Tuesday, July 05, 2022

Q&A with Shashi Bhat

From my Q&A with Shashi Bhat, author of The Most Precious Substance on Earth:
How much work does your title do to take readers into the story?

The Most Precious Substance on Earth refers to a moment in the book when the main character's high school band conductor tells them that platinum is the most precious substance on earth. (Their band is called the Platinum Band.) It turns out this statement is false—the most precious substance is either diamonds, rhino horns, or meth. So it’s a bit of a bait-and-switch, which is a pattern that occurs throughout the book. Symbolically, what I had in mind was that the most precious substance is whatever is lost when a girl comes of age—a mix of innocence and hope and confidence and the beliefs that we hold in girlhood.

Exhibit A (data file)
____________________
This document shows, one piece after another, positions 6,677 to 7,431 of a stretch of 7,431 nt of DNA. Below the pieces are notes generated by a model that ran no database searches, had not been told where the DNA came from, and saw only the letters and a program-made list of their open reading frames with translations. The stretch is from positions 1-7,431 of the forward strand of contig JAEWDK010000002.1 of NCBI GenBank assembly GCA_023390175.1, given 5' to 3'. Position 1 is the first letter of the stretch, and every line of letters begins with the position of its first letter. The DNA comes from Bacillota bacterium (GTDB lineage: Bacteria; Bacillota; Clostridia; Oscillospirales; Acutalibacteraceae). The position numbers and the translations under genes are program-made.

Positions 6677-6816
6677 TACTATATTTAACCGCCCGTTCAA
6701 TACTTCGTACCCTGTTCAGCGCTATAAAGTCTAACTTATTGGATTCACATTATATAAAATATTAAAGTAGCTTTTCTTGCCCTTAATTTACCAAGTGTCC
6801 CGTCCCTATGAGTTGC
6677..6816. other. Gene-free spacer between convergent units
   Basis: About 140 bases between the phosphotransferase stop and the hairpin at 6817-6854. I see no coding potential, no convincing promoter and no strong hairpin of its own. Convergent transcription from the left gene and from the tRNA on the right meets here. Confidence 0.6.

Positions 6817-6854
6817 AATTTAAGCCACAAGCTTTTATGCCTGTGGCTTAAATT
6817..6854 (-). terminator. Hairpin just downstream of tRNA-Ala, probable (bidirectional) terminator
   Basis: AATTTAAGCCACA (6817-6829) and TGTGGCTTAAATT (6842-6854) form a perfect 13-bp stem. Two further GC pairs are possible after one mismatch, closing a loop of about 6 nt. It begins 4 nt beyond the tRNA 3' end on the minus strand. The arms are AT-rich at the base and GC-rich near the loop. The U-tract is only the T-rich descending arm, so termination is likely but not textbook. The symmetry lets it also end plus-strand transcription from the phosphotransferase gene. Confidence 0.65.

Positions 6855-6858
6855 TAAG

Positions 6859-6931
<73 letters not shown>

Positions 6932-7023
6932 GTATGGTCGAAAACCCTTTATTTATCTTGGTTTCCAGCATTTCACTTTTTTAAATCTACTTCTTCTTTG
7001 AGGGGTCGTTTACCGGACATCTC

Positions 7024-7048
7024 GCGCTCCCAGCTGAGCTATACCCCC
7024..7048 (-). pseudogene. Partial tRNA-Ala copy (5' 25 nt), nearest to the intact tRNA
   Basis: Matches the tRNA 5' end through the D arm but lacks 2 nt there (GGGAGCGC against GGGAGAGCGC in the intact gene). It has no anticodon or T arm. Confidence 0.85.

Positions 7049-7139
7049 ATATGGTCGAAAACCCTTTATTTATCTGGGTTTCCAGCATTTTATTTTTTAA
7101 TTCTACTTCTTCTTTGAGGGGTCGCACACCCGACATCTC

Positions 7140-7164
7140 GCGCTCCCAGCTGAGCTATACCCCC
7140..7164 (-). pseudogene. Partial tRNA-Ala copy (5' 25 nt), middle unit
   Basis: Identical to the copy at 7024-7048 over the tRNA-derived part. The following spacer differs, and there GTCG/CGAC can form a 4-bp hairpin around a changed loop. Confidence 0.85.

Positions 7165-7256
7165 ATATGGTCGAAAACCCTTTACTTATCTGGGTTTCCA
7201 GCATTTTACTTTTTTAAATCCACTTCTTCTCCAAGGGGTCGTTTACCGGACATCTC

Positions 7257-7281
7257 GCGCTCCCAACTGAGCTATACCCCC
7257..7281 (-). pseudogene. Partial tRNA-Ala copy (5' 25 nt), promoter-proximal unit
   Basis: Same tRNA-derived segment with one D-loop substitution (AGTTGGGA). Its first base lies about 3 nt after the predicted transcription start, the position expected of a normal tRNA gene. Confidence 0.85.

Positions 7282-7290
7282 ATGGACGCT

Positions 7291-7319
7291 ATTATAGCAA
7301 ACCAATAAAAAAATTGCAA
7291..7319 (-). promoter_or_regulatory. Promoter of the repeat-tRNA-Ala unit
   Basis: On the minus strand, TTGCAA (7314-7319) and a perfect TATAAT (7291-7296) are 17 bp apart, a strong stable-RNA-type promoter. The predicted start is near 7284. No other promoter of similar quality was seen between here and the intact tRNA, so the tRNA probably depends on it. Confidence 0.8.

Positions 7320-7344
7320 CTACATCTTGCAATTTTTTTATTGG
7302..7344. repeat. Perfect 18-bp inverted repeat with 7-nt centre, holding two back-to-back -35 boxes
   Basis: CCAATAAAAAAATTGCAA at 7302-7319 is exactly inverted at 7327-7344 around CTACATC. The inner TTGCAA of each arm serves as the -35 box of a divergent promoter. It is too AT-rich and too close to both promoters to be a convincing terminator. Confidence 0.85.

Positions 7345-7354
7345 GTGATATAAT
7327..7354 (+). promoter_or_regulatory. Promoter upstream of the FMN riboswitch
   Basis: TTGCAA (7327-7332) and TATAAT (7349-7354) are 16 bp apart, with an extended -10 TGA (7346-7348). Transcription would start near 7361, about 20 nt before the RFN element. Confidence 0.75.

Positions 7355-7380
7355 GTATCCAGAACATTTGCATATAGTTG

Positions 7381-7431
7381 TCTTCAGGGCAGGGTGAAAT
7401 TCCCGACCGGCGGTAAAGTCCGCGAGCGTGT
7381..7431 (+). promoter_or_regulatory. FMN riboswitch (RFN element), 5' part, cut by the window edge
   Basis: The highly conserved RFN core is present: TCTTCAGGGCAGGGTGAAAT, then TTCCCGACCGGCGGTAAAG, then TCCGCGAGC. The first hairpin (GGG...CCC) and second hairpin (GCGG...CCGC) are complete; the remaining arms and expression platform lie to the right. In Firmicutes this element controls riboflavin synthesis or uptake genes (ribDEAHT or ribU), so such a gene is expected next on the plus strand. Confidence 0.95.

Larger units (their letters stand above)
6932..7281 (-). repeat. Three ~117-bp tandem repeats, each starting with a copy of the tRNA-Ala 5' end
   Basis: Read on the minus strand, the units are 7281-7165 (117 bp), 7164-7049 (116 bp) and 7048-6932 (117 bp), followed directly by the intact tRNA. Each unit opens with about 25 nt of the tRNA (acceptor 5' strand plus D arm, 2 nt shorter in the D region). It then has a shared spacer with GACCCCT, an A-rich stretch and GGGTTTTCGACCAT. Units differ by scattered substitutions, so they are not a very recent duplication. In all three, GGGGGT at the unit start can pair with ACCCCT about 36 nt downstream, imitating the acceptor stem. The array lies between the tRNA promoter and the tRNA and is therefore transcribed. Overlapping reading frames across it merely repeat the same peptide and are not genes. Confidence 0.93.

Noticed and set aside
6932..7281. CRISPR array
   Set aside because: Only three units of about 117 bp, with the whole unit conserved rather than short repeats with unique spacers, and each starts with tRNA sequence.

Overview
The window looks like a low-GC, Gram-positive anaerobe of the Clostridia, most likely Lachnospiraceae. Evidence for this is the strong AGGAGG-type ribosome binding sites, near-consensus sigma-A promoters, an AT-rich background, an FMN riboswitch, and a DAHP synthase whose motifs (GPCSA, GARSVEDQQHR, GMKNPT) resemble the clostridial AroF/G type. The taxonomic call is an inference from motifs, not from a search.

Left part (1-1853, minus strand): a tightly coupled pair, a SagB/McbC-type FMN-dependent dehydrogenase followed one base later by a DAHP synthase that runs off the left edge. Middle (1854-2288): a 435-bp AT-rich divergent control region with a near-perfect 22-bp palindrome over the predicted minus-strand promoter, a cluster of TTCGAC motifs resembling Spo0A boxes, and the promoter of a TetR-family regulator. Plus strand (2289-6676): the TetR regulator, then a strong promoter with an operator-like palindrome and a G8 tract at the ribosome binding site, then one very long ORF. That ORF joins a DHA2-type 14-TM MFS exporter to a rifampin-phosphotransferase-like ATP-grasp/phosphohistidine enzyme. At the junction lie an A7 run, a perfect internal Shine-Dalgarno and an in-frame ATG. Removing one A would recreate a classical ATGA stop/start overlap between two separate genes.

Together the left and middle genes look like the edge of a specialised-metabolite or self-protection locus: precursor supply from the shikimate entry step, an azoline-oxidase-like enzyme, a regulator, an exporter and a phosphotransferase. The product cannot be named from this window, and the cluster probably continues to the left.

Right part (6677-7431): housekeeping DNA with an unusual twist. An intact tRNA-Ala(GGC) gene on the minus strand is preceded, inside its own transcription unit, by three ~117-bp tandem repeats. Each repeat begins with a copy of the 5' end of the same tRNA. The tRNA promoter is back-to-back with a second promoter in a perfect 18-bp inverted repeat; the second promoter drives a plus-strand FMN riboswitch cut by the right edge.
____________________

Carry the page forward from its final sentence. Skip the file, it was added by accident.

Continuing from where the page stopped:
Very early on, my agent suggested changing the title to Mute, which is one of the chapter titles and is a clear nod to one of the book’s key themes: the ways in which women are conditioned to be silent. My main character, Nina, is a person who often wants to speak and has something to say but just can’t make herself say it. I was attached to my original (and current) title though. I liked the obliqueness of it, and I’m a bit of a sucker for...[read on]
Visit Shashi Bhat's website.

The Page 69 Test: The Most Precious Substance on Earth.

Q&A with Shashi Bhat.

--Marshal Zeringue